Tropospheric vertical column of nitrogen dioxide (NO2) at western part of Indonesia. Acquisition date: 24 July 2018.

If we zoom deeper, we will get more detail information. Where Jakarta Megapolitan dan Cilegon Industrial Area is producing a higher amount of NO2 in the western part of Java Island, Indonesia.

Nitrogen dioxide of Jakarta Megapolitan and Cilegon Industrial Area. Acquisition date: 24 July 2018.

Seeing the unseen: Forest fire through optical satellite-based imagery

The forest fire is a very common event during summer and it is very difficult to monitor since its produced huge amount of smoke.

Sentinel-2 with its SWIR band provides beneficial opportunity to monitor and map the forest fire.

The figures below shows the location of forest fire event captured in November 2017 on the west coast of United States. RGB combination of SWIR, Red, and NIR provide the clear location of fire within the image, compared to the natural color composite bands.

Natural Color. We can see nothing.
SWIR-Red-NIR composite bands. Now we can see the unseen, fire. Fire locations are shown in light orange color within the center of the image.

This information could provide the forest fireman with the full information of the fire and could handle the fire faster and saver. The information about the size, location (longitude, latitude, and altitude), accessibility, and distance will be available after classification or post-processing work.


New Highway at Malang and Solo as captured from the space-based sensor

Sentinel-2 is earth observation satellite own by European Space Agency (ESA) that provides a free dataset for public. This sensor is an optical-based sensor, which is captured the earth surface within the visible light spectrum.

One of the benefits of this data is sustainable monitoring of earth surface transformation could be monitored and mapped clearly since it has 10 meters spatial resolution.

Malang and Solo are two cities located on Java island, these cities have similar characteristics, which is inhabitant are mostly college or university students. They are mostly commuters or people that living in the city. These people are depending on the street infrastructures for their daily activity. Furthermore, the region around Malang and Solo needs to be supported by road infrastructures, since we all know the road will boost the regional economy.

To support the development of region around Malang and Solo, the government is now building the new highway thet connected the Solo City and Semarang City (Fig. 1)

Figure 1. New highway of Solo-Semarang as captured by Sentinel-2 of ESA. Acquisition date October 31, 2017

As shown in Figure 1, the development of new highway is still progressing, and it is planned to be fully operated by 2018.

Malang and Surabaya are already connected by highway, however, it is only to Pandaan gate. From Pandaan gate to Malang, we still need to drive through national road, which needs another one hour to reach Malang City. A new highway is undergoing to connected Pandaan directly to Sawojajar (Malang City). This new highway (Fig. 2) will cut-down the travel time to less then an hour.

Figure 2. New highway of Malang-Pandaan as captured from Sentinel-2 data. Acquisition date is September 18, 2017

These highways are expected to improve the regional economy, not only the huge private company but also the people around the highway. Can the government make it happen? Let’s wait and see.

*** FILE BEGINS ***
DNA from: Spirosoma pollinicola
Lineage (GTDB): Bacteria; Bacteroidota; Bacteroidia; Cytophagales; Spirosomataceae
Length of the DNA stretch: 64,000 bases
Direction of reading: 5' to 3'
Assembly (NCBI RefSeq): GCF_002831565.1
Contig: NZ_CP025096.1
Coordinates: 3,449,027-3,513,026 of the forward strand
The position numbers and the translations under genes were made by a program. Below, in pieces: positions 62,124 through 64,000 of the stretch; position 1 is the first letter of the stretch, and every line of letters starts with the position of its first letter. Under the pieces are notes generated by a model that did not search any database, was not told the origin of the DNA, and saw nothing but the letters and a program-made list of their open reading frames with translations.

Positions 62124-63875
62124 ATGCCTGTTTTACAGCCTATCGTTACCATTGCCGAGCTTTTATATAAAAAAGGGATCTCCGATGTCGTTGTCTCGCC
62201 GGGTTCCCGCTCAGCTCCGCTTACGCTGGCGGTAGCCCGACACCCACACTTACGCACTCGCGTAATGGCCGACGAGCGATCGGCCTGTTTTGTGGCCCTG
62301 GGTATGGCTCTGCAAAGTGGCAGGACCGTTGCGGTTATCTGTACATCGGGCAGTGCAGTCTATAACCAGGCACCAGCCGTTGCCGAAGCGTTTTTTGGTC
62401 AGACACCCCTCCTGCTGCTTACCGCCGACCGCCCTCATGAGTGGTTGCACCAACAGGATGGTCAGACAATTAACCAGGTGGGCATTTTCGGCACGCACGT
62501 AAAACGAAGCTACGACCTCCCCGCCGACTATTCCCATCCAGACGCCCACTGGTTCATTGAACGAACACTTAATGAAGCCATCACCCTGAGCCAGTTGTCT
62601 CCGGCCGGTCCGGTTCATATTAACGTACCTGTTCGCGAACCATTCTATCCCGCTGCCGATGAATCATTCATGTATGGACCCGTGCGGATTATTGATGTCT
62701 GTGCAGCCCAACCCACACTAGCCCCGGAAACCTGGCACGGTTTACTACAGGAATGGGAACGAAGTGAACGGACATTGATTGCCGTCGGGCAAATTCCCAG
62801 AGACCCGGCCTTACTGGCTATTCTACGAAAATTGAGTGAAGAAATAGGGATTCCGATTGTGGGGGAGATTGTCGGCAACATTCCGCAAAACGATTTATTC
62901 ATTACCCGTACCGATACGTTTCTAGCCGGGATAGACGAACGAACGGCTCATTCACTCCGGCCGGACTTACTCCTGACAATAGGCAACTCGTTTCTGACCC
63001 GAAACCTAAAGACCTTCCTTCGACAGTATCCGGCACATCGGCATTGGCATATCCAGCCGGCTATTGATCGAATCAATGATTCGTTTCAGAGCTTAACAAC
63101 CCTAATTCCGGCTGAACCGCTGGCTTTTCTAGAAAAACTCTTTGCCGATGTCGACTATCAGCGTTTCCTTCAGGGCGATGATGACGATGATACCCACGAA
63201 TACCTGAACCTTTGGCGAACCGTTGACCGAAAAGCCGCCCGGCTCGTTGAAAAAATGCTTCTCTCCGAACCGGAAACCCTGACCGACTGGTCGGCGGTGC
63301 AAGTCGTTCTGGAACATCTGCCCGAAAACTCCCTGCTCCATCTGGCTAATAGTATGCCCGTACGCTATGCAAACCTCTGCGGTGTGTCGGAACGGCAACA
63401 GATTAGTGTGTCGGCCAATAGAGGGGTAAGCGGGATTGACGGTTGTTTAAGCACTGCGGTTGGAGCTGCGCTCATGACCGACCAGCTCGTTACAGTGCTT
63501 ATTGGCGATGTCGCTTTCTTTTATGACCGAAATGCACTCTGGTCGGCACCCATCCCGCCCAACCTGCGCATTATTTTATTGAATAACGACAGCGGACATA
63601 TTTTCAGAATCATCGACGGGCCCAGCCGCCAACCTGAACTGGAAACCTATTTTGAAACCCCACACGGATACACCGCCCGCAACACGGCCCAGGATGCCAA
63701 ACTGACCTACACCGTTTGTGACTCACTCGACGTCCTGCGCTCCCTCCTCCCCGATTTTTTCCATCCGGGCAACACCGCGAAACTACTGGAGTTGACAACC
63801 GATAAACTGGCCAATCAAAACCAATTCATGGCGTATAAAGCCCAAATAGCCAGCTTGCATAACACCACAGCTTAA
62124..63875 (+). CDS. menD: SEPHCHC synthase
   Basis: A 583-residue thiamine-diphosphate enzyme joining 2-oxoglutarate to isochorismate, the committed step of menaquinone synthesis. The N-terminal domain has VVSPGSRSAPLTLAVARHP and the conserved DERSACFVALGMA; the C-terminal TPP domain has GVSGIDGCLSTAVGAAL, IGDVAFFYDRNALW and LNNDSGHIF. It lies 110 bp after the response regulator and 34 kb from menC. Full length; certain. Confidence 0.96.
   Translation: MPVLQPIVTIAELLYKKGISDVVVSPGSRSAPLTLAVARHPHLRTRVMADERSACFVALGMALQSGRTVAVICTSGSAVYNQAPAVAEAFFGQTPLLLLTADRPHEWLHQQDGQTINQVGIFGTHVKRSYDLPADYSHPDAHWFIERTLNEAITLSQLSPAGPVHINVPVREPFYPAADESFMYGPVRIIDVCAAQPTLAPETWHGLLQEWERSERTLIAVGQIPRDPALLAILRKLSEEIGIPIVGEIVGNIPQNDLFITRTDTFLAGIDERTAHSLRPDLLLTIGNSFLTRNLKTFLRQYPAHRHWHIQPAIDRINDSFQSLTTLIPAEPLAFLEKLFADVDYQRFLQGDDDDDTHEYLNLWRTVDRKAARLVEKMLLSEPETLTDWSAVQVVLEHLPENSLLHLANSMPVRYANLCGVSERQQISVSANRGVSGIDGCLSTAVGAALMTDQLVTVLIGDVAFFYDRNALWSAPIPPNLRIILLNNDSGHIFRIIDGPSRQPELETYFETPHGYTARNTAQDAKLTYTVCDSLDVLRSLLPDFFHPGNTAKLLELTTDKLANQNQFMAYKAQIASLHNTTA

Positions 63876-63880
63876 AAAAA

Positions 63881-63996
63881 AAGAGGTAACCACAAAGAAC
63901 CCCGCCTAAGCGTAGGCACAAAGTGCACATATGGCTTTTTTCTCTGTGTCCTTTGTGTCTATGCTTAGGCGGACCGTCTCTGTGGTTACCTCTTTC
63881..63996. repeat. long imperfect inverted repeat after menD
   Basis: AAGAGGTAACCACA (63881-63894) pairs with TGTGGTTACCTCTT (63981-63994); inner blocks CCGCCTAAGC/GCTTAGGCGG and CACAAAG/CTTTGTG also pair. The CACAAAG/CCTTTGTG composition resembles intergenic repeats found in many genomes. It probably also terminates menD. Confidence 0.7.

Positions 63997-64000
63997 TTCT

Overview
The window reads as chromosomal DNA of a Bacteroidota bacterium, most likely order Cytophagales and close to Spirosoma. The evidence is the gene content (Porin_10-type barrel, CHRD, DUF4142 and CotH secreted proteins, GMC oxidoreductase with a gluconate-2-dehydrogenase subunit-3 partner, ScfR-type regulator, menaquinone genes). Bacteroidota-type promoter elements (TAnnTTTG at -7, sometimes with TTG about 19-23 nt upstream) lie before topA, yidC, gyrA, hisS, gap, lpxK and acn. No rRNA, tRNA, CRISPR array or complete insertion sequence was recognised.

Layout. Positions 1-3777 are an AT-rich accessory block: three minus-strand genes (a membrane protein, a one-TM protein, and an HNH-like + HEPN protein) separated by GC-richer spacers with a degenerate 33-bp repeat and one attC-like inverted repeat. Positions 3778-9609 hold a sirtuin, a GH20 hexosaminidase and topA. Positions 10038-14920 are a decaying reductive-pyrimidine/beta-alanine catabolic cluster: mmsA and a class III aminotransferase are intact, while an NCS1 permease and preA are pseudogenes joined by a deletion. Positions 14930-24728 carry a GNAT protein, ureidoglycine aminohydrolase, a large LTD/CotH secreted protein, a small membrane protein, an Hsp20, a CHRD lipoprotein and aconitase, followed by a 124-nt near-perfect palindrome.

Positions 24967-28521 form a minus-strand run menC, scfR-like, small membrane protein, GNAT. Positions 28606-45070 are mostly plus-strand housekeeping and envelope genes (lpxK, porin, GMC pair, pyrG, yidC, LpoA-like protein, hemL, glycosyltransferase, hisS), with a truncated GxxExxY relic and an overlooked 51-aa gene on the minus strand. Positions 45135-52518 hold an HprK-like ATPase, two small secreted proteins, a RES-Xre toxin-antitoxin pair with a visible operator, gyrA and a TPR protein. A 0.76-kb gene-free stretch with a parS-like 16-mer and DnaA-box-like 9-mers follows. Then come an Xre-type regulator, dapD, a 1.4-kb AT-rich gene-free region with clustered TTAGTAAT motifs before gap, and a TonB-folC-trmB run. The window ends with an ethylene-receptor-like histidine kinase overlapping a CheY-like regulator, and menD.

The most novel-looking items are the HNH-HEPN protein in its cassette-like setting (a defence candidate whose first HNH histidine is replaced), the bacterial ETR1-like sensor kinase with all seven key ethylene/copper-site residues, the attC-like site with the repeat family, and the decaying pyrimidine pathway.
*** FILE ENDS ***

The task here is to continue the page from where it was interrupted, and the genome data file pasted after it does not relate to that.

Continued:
We are living in Mega-city

This satellite photo was taken by Sentinel-2 sensor of the European Space Agency (ESA). Acquisition date was April 16, 2017.

This amazing image shows the current situation of the large scale of Indonesian urban structures, which is connected the small-medium-large cities and merged into single mega-city.

People of this mega-city is living in high mobility level. They are working in the southern part, while living in the north and vice versa.

For instance, someone is working as Government officer in Malang Regency, while she is living in Surabaya, another is working as Private Consultant in Surabaya City, and he is living in Malang City.

Bima’s Flood 2017: Rapid Assessment through Space-based data

Bima City, located in the eastern coast of the island of Sumbawa, West Nusa Tenggara (NTB), Indonesia was hit by huge flood in the late 2016 to early 2017.

From the rapid assessment of space-based dataset of Landsat OLI 8, we found that during 20 years (1997-2016) span, there are uncontrolled land use land cover transformation.

Area in the upper stream of DAS (Watershed) Sari of NTB completely transformed and lost many of its vegetation covers, while in the down stream, agricultural areas was transformed into man-made structures. Furthermore, river flood area was gone and changed into agriculture or man-made structures.

These transformations lead to huge volume of run-off when heavy rain event happened. The water will follow the physic’s rule, and flow to the lower elevation profile of land.

Rapid assessment of Bima’s Flood

The most recent land use land cover of Cimanuk Watershed

By the end of last month, flood was hit Garut City, where located in the center of Cimanuk watershed area. Many believed that flood event this time was due to mismanagement of upper stream area.

To have better understanding, we need to employ space-based image analysis to identify the most recent LULC (Land Use Land Cover) of Cimanuk Watershed.

Based-on Landsat OLI 8 acquired on August 10, 2016. The result are as shown in Figure 1, below

LULC of Garut Year 2016
LULC of Garut Year 2016

I used supervised neural netwok (NN) algorithm to extract the above figure. Based-on my evaluation, supervised NN is better than maximum likelihood or minimum distance algorithms. The class is defined in very smooth visualization.

The man-made structures (red color) are appeared in the upperstream, while agriculture (light green) and industrial forest (dark green) are dominant in this region. No doubt, when huge amount of rainfall drop, there will huge run-off be generated. This run-off will bring huge amount of materials.